This free Get Out & Move in the ‘Hood activity will get kids–siblings, even!–outside, thinking, and working together. Promise.
Sometimes it’s difficult to get our kids outside, right?
Sometimes it’s hard to get them to use their brains in fun and creative ways.
Sometimes it’s all we can do to get them to not hurt each other or get into a fistfight over finishing the last of the Lucky Charms.
I feel your pain. Really I do.
So last weekend, my husband and I put our heads together for some fun ways to get our kids (and ourselves!) out of the cranky zone. Out of the hamster-wheel day-to-day of this quarantine.
And we came up with this.
Here’s the skinny. . .
Getting Siblings Outside, Thinking, and Working Together
We wanted to create an activity that got our kids out of the house and in the neighborhood, but we did not want them to interact with anyone other than each other.
We wanted to get them to work together–and have fun doing it.
We wanted to design something that got them thinking creatively, and we wanted to do something that got them actually talking and laughing together.
Not an easy feat.
Not an easy feat for three teens, that’s for sure.
So we outlined some pretty specific expectations for this little hunt, and we handed a copy to Maddy, Owen, and Cora mid-day on Saturday.
They read it, and immediately we could see the wheels spinning. We knew it would either be a hit or a total flop.
Our Hunt in the ‘Hood included the following directions:
- Grab your bike, your helmet, your phone, your mask, and your brain.
- Find these things in the neighborhood.
- Work together.
- Take pictures of yourselves and 1-20.
- FOLLOW ALL SOCIAL DISTANCING RULES!
Our Hunt in the ‘Hood included 20 items that the kids needed to take photo of, such as:
- Climbing a tree (carefully)
- Next to a “for sale” sign
- Doing a Tik Tok dance in front of a sports car
- Behind a baby stroller
- Near two different swimming pools
It required them to take a social distance waving photo near three of their friends, which they loved.
It required them to hang out together! To have fun together! To work together!
We told them to remember that:
- there needed to be three kids in each photo
- they could not enter a home or a store
- they must follow all social distancing rules and failure to do so would result in instant disqualification from the game.
We knew that kids needed some motivation to do something like this, even if it was going to be fun.
Prizes were a definite must-include.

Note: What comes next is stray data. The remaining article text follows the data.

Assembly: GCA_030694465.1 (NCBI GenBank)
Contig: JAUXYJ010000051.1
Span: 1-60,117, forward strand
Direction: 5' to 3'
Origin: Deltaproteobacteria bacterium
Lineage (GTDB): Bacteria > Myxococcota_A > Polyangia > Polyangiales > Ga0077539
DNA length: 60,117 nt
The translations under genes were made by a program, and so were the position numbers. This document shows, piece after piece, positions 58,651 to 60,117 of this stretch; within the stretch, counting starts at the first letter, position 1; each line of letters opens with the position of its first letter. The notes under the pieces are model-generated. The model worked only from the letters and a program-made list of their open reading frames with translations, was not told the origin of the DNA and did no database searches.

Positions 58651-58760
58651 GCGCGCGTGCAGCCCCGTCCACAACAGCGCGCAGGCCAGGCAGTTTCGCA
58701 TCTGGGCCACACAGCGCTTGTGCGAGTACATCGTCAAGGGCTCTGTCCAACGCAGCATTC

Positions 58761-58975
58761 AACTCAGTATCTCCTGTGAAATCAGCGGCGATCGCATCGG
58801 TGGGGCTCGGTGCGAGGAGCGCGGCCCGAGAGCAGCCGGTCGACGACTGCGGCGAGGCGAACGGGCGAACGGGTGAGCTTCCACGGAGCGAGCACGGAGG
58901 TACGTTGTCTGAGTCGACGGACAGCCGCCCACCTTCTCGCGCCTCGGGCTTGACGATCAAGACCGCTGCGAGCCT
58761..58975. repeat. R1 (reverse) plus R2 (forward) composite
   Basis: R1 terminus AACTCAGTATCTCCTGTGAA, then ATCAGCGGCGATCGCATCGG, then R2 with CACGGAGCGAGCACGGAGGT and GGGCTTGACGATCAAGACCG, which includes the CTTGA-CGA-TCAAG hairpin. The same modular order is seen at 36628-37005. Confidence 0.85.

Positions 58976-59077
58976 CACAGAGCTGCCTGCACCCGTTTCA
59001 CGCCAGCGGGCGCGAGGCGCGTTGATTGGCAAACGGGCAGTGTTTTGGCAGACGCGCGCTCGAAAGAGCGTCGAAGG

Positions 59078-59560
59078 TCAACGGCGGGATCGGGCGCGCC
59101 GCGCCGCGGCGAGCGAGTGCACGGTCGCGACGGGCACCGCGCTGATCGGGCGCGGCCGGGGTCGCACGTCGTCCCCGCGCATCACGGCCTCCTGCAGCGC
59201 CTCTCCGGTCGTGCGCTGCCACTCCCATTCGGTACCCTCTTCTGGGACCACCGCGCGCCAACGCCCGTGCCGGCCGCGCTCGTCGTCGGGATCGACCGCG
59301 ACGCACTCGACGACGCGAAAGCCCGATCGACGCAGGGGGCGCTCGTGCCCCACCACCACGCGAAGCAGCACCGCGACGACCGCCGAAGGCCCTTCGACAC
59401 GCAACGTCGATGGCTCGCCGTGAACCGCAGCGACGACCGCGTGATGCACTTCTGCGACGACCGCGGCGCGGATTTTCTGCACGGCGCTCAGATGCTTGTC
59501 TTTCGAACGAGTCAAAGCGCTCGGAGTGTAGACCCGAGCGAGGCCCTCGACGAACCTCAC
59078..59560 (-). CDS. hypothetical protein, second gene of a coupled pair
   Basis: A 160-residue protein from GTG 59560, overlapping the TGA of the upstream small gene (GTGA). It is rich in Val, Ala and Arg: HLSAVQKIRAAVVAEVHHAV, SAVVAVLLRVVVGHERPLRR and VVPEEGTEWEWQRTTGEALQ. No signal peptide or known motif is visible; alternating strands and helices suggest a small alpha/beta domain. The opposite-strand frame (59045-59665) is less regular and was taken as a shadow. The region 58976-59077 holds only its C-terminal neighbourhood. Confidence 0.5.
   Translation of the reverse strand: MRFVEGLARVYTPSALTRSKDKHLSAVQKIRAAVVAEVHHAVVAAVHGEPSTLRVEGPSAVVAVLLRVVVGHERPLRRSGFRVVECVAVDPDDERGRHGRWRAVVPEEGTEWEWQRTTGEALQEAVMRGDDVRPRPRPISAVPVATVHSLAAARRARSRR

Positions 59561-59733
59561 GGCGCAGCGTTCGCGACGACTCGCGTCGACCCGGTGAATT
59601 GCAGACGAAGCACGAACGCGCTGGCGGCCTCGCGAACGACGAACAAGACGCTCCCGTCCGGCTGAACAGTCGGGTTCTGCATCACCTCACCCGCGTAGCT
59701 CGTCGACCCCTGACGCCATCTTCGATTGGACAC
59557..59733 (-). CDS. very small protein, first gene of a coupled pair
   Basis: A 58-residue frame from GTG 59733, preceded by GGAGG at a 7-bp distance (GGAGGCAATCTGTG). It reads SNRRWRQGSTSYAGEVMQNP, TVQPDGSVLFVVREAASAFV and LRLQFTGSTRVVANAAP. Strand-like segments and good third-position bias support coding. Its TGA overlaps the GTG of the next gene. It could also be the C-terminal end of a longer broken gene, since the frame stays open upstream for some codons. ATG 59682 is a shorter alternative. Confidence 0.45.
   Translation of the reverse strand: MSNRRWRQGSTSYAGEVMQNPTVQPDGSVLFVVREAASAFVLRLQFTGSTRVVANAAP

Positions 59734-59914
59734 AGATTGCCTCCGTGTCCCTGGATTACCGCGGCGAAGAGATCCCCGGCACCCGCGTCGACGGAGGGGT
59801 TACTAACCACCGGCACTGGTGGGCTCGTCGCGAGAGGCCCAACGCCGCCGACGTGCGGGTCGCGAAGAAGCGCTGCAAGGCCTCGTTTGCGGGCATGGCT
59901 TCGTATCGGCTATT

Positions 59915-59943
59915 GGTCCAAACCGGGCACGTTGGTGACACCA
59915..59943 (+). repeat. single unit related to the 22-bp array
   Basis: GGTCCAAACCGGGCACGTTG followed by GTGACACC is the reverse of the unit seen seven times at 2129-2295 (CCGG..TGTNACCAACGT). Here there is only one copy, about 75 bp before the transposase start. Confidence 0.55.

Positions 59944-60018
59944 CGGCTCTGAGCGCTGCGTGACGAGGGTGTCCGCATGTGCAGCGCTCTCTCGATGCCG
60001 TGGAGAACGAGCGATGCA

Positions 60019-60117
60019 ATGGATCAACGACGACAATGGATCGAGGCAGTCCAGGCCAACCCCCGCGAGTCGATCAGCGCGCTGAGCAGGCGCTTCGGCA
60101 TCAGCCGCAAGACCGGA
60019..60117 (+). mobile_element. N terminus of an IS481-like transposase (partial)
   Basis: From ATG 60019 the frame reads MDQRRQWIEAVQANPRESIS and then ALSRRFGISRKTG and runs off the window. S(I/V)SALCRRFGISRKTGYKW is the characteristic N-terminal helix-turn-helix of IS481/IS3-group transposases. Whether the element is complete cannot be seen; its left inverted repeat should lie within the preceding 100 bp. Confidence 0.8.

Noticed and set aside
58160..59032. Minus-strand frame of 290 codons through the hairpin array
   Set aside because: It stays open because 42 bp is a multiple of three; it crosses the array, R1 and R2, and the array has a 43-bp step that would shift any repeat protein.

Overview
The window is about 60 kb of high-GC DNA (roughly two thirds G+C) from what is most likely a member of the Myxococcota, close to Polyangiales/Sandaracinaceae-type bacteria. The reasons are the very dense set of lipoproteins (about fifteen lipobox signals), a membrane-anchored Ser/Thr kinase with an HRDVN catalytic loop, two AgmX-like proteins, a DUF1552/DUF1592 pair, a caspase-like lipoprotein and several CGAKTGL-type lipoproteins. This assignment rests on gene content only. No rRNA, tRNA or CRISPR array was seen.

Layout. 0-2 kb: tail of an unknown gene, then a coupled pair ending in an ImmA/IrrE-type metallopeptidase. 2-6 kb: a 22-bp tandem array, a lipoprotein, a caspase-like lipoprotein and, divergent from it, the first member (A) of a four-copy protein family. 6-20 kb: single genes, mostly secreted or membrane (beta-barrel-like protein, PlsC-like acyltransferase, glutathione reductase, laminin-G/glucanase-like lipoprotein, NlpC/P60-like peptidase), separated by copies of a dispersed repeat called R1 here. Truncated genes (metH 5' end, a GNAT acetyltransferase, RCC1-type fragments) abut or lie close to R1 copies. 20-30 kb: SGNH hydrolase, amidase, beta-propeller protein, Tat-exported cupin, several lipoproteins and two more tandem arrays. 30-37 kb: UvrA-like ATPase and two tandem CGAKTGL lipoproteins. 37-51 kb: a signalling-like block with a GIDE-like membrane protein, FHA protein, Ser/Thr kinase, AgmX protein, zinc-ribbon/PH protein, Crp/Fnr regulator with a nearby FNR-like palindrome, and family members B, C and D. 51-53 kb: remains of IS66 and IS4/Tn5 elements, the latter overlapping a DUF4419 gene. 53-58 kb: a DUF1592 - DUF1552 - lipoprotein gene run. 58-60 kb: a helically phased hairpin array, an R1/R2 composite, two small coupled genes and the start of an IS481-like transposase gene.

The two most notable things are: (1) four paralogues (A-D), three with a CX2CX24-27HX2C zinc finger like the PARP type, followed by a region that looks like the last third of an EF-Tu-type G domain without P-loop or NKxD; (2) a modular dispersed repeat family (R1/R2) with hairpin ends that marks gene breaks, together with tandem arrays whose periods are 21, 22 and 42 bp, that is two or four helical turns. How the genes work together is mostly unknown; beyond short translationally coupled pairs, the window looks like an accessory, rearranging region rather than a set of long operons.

My husband and I put our heads together for the prize options. We did not want this to be a mini Christmas or birthday, so we had to be creative.
Our prizes included: a free pass on chores for one week, a homemade 3-course dinner of their choice, restaurant take-out of their choice, and the ultimate prize was a $20 Amazon gift card for each.
We figured that we could easily handle chores. We figured that we all had to eat and that making special meals could be fun, and we figured that restaurant take-out would really, truly get our kids interested.
Anyway, it was an absolute blast.
So? How did it go?
The kids had fun, and we had fun listening to the stories they told when they came home. I think we’ll definitely do it again. Soon.
They had to do some serious working together in order to accomplish this little Hunt in the ‘Hood. And though they work together daily just surviving together in this house, I’m sure they’re missing the collaborative work they are used to doing in school.
And that collaborative piece is super important. It’s a life skill everyone must have.
Overall, you guys, the Hunt was a blast. I was so, so grateful.
For the sun, for the day, for the time as a family.
Grab your free Get Out & Move in the ‘Hood activity:
And tell me what you think! Would this activity work for your crew? What would they love–or need to have changed?Check out a few other posts that may help you develop strong and healthy habits for your family:
- wait time
- my day, your day
- frozen peas
- kids who rock the kitchen
- kids who rock the laundry
- rest time
- gem jars
- arm circles
- noticing kids
- homework routine
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